So, the war did not end for us, for many of us, as the liberation.
Judy Woodruff: This is not an easy book to get through, but it is so worthwhile.
But one of the things that was hard for me to read, Tova Friedman, was the impossible choices that the Germans imposed on the Jewish people, the decision your mother had to make when there was a point when the Nazis were choosing which families survived and which didn't. And she had to push away two of your cousins.
Tova Friedman: That was just one thing that caused her early death, because she died at 45 in America. She never stopped talking about it.
She felt this guilt. She lost 150 people, brothers, sisters, cousins. Not a single person survived from her family of origin, not one. And she thought to herself that maybe she could have saved those two little girls, although it wasn't realistic. She could not have saved them, but she thought she could have. And her guilt was just -- permeated her life.
Malcolm Brabant: There were no good decisions. It was either a bad one or a worse one.
And split-second decisions had to be made in order somehow to survive.
Tova Friedman: Right.
Malcolm Brabant: Survival itself was resistance against the regime.
Tova Friedman: Right.
Malcolm Brabant: And what we have tried to do is to take the reader and immerse them into Tova's story, so that they feel as though that they were walking in her shoes.
What it does is, is it takes them all the way through what happened in the ghetto all the way to the camps. And you see these people being stripped of absolutely everything and the awful decisions they have to make.
And the question that every reader should ask is, what would I do in those positions?
Tova Friedman: My story is not that unique, except that I survived to tell it.
Other children, when they arrived into Auschwitz, were taken straight to the gas chamber. They never had a chance. Nobody had a chance. Somehow, I had the chance. So I have to tell it.
Judy Woodruff: Now, Tova, there's more than the book. You have also done a TikTok story about this. Tell us about that.
Tova Friedman: Well, my fabulous grandson Aaron put me on Tic Tac as sort of a...
Malcolm Brabant: TikTok.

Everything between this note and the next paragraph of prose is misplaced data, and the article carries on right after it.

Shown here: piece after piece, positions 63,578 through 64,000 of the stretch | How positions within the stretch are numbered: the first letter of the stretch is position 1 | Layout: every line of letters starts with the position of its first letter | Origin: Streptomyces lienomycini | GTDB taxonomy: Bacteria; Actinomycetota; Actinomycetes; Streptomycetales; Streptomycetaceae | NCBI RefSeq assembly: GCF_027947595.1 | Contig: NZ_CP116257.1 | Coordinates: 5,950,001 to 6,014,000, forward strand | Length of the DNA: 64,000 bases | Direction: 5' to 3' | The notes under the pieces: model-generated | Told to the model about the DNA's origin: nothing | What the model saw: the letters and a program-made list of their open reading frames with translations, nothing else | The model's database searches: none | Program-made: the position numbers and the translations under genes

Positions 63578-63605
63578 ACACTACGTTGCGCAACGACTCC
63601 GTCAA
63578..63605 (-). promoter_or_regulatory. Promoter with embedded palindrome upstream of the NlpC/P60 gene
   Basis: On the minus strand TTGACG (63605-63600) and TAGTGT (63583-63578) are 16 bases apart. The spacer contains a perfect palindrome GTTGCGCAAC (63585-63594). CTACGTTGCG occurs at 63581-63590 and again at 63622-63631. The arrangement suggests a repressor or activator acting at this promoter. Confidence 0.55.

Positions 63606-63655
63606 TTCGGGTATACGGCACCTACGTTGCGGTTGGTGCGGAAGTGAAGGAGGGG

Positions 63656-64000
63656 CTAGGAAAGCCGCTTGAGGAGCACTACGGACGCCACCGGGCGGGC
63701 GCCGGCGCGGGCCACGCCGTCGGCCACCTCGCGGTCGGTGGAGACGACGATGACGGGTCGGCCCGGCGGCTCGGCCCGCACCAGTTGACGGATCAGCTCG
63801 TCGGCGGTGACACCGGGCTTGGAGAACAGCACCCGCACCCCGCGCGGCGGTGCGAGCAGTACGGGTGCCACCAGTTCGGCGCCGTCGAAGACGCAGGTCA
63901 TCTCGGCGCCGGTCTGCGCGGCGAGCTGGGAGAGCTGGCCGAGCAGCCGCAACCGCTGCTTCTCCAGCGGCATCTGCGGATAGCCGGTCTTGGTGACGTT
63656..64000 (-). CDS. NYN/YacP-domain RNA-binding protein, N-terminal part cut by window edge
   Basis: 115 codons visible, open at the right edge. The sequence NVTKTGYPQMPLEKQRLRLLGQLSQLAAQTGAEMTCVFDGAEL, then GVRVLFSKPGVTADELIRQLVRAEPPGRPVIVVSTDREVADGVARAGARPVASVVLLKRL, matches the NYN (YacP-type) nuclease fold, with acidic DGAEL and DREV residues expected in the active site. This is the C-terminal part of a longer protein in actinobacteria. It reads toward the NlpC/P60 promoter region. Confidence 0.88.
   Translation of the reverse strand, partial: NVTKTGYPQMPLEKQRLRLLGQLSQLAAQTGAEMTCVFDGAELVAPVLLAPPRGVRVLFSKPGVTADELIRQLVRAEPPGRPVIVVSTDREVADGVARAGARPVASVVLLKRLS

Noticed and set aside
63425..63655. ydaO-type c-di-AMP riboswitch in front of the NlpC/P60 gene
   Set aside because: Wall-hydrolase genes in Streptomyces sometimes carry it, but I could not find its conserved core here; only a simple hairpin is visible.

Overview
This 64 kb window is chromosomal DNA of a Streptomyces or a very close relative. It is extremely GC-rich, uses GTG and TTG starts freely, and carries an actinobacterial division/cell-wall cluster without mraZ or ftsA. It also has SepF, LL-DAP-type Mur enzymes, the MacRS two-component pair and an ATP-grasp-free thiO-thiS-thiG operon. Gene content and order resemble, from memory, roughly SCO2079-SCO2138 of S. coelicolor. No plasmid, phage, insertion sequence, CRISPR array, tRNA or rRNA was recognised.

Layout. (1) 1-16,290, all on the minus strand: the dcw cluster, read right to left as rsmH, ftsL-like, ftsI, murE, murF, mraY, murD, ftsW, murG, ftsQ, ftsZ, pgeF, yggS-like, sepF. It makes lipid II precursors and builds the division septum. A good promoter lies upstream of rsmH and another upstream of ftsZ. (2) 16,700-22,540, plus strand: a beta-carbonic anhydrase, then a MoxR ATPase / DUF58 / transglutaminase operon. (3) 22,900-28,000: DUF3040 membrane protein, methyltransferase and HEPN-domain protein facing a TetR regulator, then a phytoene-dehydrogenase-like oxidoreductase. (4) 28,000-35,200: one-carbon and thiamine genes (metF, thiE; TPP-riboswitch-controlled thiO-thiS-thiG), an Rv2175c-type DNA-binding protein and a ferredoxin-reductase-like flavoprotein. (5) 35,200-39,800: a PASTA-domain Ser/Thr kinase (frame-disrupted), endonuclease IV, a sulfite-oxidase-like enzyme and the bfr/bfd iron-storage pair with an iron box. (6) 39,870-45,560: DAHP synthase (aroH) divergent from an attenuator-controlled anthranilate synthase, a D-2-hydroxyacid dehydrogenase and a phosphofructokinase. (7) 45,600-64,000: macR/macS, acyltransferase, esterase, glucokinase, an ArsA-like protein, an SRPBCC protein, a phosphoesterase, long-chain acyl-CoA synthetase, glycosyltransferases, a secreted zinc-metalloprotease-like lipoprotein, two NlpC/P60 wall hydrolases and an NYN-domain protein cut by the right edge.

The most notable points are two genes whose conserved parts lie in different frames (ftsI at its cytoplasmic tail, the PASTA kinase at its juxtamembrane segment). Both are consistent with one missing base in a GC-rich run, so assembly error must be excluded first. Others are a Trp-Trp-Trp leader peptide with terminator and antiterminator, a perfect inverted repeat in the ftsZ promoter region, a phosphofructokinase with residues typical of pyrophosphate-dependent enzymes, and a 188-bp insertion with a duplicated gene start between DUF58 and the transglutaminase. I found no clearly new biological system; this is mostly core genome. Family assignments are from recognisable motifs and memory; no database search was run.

Tova Friedman: TikTok. Tic Tac is something else.
TikTok, because he thought that his schoolmates don't know anything about it. And he knew that they watched the platform, that they were comfortable with it.
And he even said to me, it will only be like 10, 15 people. Maybe they will -- maybe they will call you.
If you have any questions at all, I would love to answer them.
All of a sudden, thousands, thousands of young people who have never heard of the Holocaust began to contact him and me and questions. And at one point, there were 50 million. It's mind-boggling.
That means -- that gave me a lot of hope. That means that young people, young people who know nothing about the Holocaust are listening, are watching, and want to know. And that's really fabulous for me. It makes me feel that, when I'm not here, young people will remember.
Judy Woodruff: The Holocaust happened just, what, 70, 80 years ago.
Do you believe it could happen again?
Malcolm Brabant: What you're talking about really is human instinct.
And over the past sort of 20, 30 years, we have seen genocide. There were 100,000 people killed in Bosnia, and there were over a million people killed in Rwanda. So it is possible for people in -- for large numbers of people to be murdered, and for wars, and for these kind of pogroms to happen really, really quickly.
So, actually, what -- we need to be much more sort of reactive, and to knock things on the head before they really start, because trouble can really begin very quickly.
Tova Friedman: Yes.
Malcolm Brabant: It took 20 years for Hitler to write "Mein Kampf."
Tova Friedman: Right. Right.
Malcolm Brabant: And 20 years later, your people were on their way to Treblinka.
Tova Friedman: I didn't wake up in Auschwitz one day.
As Malcolm said, it took 20 years for this deterioration of the human behavior. First, the books were burned, all the literature, everything, right? Everything was burned. And somebody once said that people who are capable of burning books are eventually capable of burning people.
The laws against the Jews, what they're allowed to do, what they're not allowed to do. And people have to somehow, I don't know, get into the sight of their of their psychic, where you want to be there and to save the human race and not kill it.
We're not there yet.
Judy Woodruff: So important to tell these stories and to remember, and to keep talking about it, keep talking about it, to remind us what humanity is capable of.
The book is "The Daughter of Auschwitz," the authors, Tova Friedman, Malcolm Brabant.
We thank you both.
Malcolm Brabant: Thank you very much for having us.
Tova Friedman: Thank you.
Judy Woodruff: Absolutely riveting book. Please read it.
And this quick postscript: A source who will remain named, Malcolm Brabant, advised us that tomorrow is Tova Friedman's 84th birthday. And we all wish her many, many happy returns.